IMNAL but I'm pretty sure that's grounds for getting you shut down.
I build tons of scraper and things that pretend to be browser (handcoded, not recorded from the browser - but lighter than spinning up a real browser) and the harder bit is keeping the flows maintained. Some websites are particularly annoying to work with because of random captchas jumping in your face but it's something you can handle by coding support for the captcha in the flow and presenting a real user the captcha.
One problem of logging in the cloud is IP checks. You may be asked to confirm.
If you want to look into this issues I'd recommend scraping yandex for dealing with captchas being thrown in your face and authed google or facebook for IP restrictions, weird authentication requests.
Again, I think a marketplace could outsource these problems to a community of developers maintaining flows.
Security could be another concern, but you always have the option of running things locally.
Maintaining flows as sites change is definitely a drawback for any scraping solution, so I built features like generating selectors by pointing and clicking to make it as easy as possible.
Browserflow Cloud has built-in support for rotating proxies and solving CAPTCHAs to get around the issues you mentioned. (They're currently in private beta.)
Probably "Chrome" and "stealing data" I guess.
These extensions are some well-known browser automation tools, each with > 100K users.
Did you look at them and decided to do something different?
- Ease of use: Most existing tools have pretty clunky UX and are hard to get started on
- Reliability: I've had issues with many tools simply not working, especially when it comes to more complex sites
- Cloud: Browserflow lets you deploy your flows to the cloud to run them on a schedule whereas many tools are local-only
Hope that helps!
I’m also a user of your other Chrome app you developed (Intention)  - I’d recommend people try that out too (simple free app for productivity), it’s also so good.
Good luck with the launch!
I think your business plans are underpriced. You're saving human hours with increased accuracy, which probably is worth more than $25/month.
edit: nevermind. Your annual pricing shows per-month pricing which is $299/month.
Although maybe he is aiming for people who are zero technical competence. I admit I would not have invested in Dropbox because I grew up with ftp.
I just want to run some macros locally. Not interested in "cloud" anything unless its on a server that I control.
1. Will local functionality work without signup?
2. If so, then please consider a "Get Started" flow that makes this clear and does not require signup before giving any instruction/usage.
Question: Is there a technical reason for this, or you just want to insist that everyone create an account for some reason?
I do not see an obvious reason why macro recording and playback could not be performed purely locally. So I am skeptical that a server is needed, but always willing to learn and be astonished...
I would think that even if (big if) a server is needed, it could be done anonymously without need to collect email and create an account.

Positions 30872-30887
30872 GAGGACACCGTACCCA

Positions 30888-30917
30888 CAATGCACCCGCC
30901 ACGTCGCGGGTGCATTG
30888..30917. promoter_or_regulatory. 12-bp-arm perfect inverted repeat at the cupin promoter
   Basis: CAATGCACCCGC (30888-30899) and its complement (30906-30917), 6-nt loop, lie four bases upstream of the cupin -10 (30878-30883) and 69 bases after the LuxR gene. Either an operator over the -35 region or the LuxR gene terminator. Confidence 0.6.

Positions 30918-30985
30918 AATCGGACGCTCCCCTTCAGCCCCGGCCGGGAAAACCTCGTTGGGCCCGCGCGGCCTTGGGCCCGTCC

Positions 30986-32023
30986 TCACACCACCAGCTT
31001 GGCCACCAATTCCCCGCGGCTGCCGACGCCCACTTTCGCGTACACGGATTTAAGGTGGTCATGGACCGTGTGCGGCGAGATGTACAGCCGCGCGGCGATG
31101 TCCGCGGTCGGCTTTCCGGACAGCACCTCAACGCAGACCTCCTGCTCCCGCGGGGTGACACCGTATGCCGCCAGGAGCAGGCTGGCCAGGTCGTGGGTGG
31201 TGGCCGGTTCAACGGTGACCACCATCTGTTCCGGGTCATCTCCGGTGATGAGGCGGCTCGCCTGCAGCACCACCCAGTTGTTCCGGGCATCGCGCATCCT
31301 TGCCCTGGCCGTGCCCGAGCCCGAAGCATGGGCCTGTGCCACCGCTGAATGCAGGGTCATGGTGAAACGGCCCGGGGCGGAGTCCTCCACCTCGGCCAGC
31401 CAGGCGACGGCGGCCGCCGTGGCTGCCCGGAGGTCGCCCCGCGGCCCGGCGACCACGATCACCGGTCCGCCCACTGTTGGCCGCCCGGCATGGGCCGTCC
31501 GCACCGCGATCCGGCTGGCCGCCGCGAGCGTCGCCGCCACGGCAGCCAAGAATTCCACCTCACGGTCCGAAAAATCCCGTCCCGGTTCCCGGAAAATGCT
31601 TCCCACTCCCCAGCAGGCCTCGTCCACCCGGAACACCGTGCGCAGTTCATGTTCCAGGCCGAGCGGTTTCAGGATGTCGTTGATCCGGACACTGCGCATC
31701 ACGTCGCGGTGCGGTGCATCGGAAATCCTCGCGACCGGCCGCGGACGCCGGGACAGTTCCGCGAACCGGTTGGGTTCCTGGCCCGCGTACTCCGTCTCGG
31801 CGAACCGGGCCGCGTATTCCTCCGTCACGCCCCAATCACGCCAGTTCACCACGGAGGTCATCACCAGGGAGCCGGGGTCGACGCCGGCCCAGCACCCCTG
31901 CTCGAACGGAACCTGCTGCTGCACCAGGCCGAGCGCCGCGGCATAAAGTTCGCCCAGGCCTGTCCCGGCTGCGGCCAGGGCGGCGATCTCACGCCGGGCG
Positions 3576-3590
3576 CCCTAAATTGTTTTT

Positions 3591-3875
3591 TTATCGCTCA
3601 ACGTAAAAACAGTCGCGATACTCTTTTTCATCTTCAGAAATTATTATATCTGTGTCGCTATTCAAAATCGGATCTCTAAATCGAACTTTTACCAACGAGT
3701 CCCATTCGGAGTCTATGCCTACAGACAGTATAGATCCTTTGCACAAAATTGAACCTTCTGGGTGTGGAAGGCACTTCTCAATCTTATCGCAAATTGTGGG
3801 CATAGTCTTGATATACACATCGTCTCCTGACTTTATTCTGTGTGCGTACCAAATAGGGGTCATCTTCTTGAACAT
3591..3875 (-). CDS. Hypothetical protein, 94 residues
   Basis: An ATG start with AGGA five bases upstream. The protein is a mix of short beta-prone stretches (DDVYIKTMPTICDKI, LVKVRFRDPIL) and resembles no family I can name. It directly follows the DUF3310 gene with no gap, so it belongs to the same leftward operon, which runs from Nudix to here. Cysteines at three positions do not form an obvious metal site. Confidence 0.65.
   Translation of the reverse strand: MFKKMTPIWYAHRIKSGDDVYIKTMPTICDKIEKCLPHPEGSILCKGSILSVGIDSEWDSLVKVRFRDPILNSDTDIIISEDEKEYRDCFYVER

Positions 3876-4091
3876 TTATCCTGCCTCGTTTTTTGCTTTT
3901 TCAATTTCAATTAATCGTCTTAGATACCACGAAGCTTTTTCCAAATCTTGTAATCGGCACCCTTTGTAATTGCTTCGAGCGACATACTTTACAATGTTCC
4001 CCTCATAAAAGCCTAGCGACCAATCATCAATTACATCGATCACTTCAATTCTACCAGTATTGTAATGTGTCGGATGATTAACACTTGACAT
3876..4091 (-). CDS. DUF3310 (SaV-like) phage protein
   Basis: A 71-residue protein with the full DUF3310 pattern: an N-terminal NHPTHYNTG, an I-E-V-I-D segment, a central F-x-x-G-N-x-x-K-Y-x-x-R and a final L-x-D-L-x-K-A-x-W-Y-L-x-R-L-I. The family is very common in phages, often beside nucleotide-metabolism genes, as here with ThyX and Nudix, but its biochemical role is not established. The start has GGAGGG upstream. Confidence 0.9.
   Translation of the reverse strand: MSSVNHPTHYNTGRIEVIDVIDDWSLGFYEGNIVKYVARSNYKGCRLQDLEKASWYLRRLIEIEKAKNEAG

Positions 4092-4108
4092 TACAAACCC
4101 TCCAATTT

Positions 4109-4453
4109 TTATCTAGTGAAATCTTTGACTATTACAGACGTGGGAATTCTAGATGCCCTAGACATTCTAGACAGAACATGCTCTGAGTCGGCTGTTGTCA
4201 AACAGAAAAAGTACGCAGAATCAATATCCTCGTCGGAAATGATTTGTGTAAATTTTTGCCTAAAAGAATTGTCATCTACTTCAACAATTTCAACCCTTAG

Anyway I am uninstalling the extension until such time as there is a local-only mode. too bad, from the demo it seems neat.
As a solo developer, I don't have the resources to support two versions of the product (one for users with accounts, one for users without) because it'd require maintaining multiple ways to save, load, and share flows.
Can you drive actions from a spreadsheet or table? The workflow I'm thinking of is first do a run to gather data, next offline filter or select desired items from that data set, then finally use the processed data set to drive a series of actions on the selected items.
Also, any chance there'll be a Firefox version?
Here's a demo showing it in action: https://docs.browserflow.app/tutorials/tutorial-scrape-a-lis...
(The demo shows scraping each URL but you can perform arbitrary actions for each row of the sheet.)
As for Firefox, it's unfortunately not currently possible: https://news.ycombinator.com/item?id=29256938
Interesting about Firefox vs Chrome API differences...
BTW, those are very nice demos too - clear and concise.
This reminds me fondly of using Vimperator macros and link hints to automate tasks back in 2007. It has always surprised me that the most widely-used UI paradigm lacks a standard way to automate tasks - we all spend so much of our lives clicking links, it seems insane that there isn't more/standard tooling for automating that.
I know, right? HTML is the ultimate API and I also found it strange that there aren't tools around helping people work with it more effectively. Hence Browserflow!
We are building similar tool at TexAu and would love to catch-up with you sometime this or next week!
@iamvikeshtiwari on Twitter
I'm also fairly sure you'll break (either directly, or on a user's behalf) a few EULA's that really specifically ban scraping.
hence why it's nice to have that extension to click through the UI rather than figure out how to parse things no?
If the user is logged in, that data may not be publicly available, and the EULA would still apply.
I dislike that word more than I dislike "nucular". Like diarrhea, anyone can let it slip.
I tend to remind people who think that this is an error that, although I share their disliking...